Tuesday, September 03, 2013

Microsoft buys the Parts of Nokia that Matter

Well, it's not like we didn't see this coming. Microsoft buys most of Nokia, after initially investing enough in them for Nokia to kill their Symbian system and not invest into the Android phone OS. So the only two major tech companies who have not bought a cell phone manufacturer are Apple and Oracle.

Like the Google-Motorola deal, this one is about positioning. Some say this proves Microsoft is committed to the mobile device market. Some will say it's one market loser going after another. Personally I think Microsoft should have bought a company that's less politically encumbered - HTC springs to mind.

I actually have a Nokia phone running Windows 8, and I actually have to admit that what they have done is stellar. App availability and quality aside, the platform is stable, responsive, and has a lot more thought put into it with Bluetooth interaction and other things than Android and the iPhone. And Nokia has most definitely put its expertise in making excellent hardware to good use - even on the Nokia 810 the display is excellent, a true black, and they still cater to people who like to be able to remove the batteries from their phone.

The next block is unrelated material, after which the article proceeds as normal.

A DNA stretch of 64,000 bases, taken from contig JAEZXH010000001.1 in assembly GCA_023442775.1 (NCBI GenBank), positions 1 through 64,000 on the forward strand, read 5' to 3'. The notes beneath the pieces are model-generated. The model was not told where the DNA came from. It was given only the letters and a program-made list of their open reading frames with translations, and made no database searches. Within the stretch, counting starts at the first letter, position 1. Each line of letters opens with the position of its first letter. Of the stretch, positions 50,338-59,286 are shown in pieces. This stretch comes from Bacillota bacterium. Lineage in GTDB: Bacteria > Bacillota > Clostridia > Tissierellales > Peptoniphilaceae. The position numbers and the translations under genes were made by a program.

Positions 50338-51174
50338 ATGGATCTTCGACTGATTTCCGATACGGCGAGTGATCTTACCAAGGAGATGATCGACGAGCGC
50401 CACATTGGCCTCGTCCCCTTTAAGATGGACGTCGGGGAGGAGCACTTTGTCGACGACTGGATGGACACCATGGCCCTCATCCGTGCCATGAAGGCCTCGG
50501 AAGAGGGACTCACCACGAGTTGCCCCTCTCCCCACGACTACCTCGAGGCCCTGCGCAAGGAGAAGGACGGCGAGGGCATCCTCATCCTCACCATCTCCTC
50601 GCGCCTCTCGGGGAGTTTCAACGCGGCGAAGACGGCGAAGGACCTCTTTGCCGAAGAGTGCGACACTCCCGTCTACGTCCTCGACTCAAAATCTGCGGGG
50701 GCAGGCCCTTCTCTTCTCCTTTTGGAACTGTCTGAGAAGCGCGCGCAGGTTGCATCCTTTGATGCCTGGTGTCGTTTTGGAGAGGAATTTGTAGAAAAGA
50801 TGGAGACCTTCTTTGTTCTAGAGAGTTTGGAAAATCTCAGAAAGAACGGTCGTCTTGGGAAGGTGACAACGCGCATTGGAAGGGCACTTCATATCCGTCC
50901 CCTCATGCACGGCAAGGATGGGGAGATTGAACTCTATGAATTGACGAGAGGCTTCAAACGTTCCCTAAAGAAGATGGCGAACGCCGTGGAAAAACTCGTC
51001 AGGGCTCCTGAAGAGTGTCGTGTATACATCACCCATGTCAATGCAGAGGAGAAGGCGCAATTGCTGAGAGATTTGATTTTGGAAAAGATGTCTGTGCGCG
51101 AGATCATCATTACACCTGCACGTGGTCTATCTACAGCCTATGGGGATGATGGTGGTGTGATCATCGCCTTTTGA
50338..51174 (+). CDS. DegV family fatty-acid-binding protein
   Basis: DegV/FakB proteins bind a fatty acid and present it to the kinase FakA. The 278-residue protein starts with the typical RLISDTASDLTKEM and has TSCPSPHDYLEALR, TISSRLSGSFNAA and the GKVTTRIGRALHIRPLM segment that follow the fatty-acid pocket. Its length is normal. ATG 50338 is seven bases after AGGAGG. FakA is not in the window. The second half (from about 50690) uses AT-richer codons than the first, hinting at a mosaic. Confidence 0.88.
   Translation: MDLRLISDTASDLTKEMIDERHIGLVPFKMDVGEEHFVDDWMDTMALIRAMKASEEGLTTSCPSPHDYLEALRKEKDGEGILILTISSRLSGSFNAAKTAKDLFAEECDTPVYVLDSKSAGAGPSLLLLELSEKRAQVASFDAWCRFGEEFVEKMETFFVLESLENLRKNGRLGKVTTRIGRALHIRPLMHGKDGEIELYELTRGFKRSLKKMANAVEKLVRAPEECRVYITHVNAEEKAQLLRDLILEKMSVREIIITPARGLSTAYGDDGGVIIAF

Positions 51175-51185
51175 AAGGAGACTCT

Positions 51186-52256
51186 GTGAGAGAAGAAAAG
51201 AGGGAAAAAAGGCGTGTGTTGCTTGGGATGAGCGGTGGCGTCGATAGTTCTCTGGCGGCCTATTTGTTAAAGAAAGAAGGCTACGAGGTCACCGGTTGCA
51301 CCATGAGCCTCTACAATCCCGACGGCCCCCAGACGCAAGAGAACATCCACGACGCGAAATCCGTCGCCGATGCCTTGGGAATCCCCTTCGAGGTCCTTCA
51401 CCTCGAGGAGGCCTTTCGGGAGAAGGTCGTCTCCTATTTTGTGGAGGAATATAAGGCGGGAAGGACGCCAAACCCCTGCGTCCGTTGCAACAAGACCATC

Out of the box it has locally-stored navigation, which is huge if you spend any time at all outside of the 3G+ coverage zone, like for instance how to get home when your phone navigates you into deep, deep West Virginia.

I certainly wish Microsoft all the best. Most of us in the tech industry like bashing Microsoft, but nobody has done more to make technology accessible to end users. The rode the cheap PC wave, embraced the Internet, and created one industry after another. Without Microsoft, Linux would be nothing. And I am very interested to see what they do to the mobile market now that they bought themselves one heck of a head start.

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Friday, August 30, 2013

Newsflash: People surprised that EVERYTHING is monitored

So for the last couple of months the Edward Snowden drama has been like a bad soap opera. Sad, monotonous, and weirdly predictable. I suppose most people were surprised we actually live in a police state, search and seizure protections have been gutted, and forfeiture of "criminal" assets has turned many a police force, now bloated and cash-strapped as the "war" on drugs money and "homeland" security money dries up, into a profit-seeking entity.

What now?

Apparently the response from Lavabit and many others has been just to curl up and go away. The latest to do this is Groklaw - an informative site I have been a huge fan of. "We can't be private in our communications, so we give up." is the summary of most of these sites' goodbye letters. Unlike most sites though, Groklaw watched the watchers. Yes, there are risks involved in watching the surveillance state back. But like all resistance, lawful and otherwise, it's a necessary risk.